Carol Craig is the Centre's Chief Executive. She is author of The Scots' Crisis of Confidence, Creating Confidence: A Handbook for Professionals Working with Young People, The Tears that Made the Clyde: Well-being in Glasgow and The Great Takeover: How materialism, the media and markets now dominate our lives. She is Commissioning editor for the Postcards from Scotland series. Carol blogs on confidence, well-being, inequality, every day life and some of the great challenges of our time. The views she expresses are her own unless she specifically states that they reflect the Centre's thinking.
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In 1972 I had a job as a college lecturer out in Dalkeith. I was teaching English and Social Studies to lots of day release students and pre-apprentices. One of the younger boys chose to write an essay about his experience of ‘the chookie enborazaward’. It took me some time to realise that what this lad was enthused by was the Duke of Edinburgh Award scheme. What was evident was the fact he was extremely proud of, and motivated by, his achievements.
The DofE, as it is now usually called, started way back in 1956 as a result of the educational philosophy of the founder of Gordonstoun – an upmarket public school in Moray – Kurt Hahn. Hahn had been involved in teaching boys for years and was acutely aware of what was not only character forming but also motivational for them. The award originally was aimed only at boys but within a few years was open to girls. As my personal experience testifies within less than two decades the award scheme was motivating lads from life experiences very different from those attending Gordonstoun.
In the past couple of years I have spoken at a number of events for staff and volunteers involved in the DofE. Last week I gave a talk at a lunch associated with the annual gold award ceremony and then was one of the presenters handing out certificates to those receiving gold awards in the gardens of Holyrood Palace.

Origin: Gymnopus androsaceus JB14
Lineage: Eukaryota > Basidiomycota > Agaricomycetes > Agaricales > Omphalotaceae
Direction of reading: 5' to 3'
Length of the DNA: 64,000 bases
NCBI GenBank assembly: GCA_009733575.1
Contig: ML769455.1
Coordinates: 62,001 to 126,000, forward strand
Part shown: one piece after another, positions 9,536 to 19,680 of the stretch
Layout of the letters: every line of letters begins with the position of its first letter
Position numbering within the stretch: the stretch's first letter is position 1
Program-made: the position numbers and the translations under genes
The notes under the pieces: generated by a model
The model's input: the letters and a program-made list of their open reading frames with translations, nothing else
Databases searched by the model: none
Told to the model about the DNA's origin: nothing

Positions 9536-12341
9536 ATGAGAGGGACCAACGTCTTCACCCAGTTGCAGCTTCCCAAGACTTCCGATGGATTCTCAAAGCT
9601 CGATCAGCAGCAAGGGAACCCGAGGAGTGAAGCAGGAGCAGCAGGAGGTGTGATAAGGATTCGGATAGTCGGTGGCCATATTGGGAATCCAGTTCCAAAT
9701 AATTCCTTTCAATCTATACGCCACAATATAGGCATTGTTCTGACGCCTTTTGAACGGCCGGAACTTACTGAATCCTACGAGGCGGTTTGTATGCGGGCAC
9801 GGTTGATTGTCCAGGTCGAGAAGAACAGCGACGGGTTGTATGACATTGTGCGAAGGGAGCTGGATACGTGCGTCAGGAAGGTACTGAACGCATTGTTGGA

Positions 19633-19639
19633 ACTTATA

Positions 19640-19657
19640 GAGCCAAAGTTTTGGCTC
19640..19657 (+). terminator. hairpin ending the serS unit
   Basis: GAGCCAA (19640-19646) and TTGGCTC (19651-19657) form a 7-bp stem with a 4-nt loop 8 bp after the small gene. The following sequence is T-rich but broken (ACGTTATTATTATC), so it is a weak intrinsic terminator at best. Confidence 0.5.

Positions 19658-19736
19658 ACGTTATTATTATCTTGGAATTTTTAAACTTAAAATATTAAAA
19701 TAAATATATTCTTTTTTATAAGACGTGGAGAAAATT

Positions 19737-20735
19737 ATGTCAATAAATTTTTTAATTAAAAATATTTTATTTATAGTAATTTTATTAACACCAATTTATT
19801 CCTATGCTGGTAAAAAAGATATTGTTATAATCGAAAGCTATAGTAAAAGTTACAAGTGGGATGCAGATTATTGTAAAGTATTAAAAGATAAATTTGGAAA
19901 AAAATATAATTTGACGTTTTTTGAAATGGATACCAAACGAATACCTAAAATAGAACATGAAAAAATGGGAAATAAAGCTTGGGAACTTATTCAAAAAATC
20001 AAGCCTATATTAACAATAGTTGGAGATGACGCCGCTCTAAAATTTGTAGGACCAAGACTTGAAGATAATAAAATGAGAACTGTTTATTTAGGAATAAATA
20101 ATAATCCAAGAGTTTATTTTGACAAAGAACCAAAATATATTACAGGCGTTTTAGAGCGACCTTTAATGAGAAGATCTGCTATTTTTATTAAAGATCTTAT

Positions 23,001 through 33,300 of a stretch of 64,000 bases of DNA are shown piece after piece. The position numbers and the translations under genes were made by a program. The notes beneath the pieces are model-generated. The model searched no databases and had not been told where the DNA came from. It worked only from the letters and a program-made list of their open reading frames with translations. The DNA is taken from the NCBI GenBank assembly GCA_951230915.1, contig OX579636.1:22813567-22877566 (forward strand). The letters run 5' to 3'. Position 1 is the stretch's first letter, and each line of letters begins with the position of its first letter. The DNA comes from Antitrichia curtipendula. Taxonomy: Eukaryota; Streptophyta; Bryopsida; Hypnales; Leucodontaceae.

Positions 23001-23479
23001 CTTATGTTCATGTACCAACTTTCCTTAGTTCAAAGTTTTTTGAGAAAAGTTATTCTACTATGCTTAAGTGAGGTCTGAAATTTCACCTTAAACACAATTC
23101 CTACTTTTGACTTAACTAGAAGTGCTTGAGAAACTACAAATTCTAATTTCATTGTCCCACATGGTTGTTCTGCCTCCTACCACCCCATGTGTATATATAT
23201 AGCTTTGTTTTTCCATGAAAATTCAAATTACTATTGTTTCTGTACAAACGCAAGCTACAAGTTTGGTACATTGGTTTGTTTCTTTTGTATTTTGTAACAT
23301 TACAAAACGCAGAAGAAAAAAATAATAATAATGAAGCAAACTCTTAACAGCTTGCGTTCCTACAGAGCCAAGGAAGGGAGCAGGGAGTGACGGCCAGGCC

I was asked to do this for one simple reason – what the Centre is saying on confidence, and the whole analysis I put forward in my book Creating Confidence – fits entirely with the design of the DofE award scheme. Indeed at my lunch time talk I said to the various Directors of Education who were at the event that if they want to encourage confidence, as part of their responibilites under the new Curriculum for Excellence, then they should encourage and support their secondary schools in becoming involved in the awards scheme.
Very few people seem to know how the Dof E works. There are three level of awards – bronze, silver and gold. To participate in bronze you have to be at least 14 and commit yourself to six months activity. For silver the age is 15 and a year long commitment is required. The same is true of gold and participants need to be at least 16. At each level the award is divided into four parts - service (volunteering); acquisition of personal skills; a physical activity involving sport, fitness or dance; and an expedition requiring team work. At the gold level the expedition must have a residential element. The young people themselves decide on their own programme of activities. At the award ceremony I was aware of really big differences in the type of personal skills pursued; I spoke to one girl who had chosen embroidery, another dance teaching and another driving.
So why are we such passionate supporters of this type of approach? Those who are frequent visitors to the site and to my blog will have some idea of our concern about the overprotection of young people and the growing narcissism and individualism of our culture. Bearing these in mind, here’s a list of ten reasons why we would like more youngsters to be involved in the DofE: It -
At the lunch the other day two girls were interviewed about their experience of the gold award. They recounted how it increased their motivation at school, improved their communication skills and their ability to work in a team. It gave them a real sense of achievement. But most of all the word they kept using over and over was ‘confidence’ – confidence in their ability to learn, to speak in the class, to achieve their goals … .
In his ground breaking paper ‘Obliquity’ the Scottish economist John Kay warns of the danger in our target driven world of taking too direct and crude approach to goals and also of dismissing the wisdom inherent in many traditional approaches. The Dof E may well have been devised decades ago in a stuffy, public school environment with a lot of toffs but it works.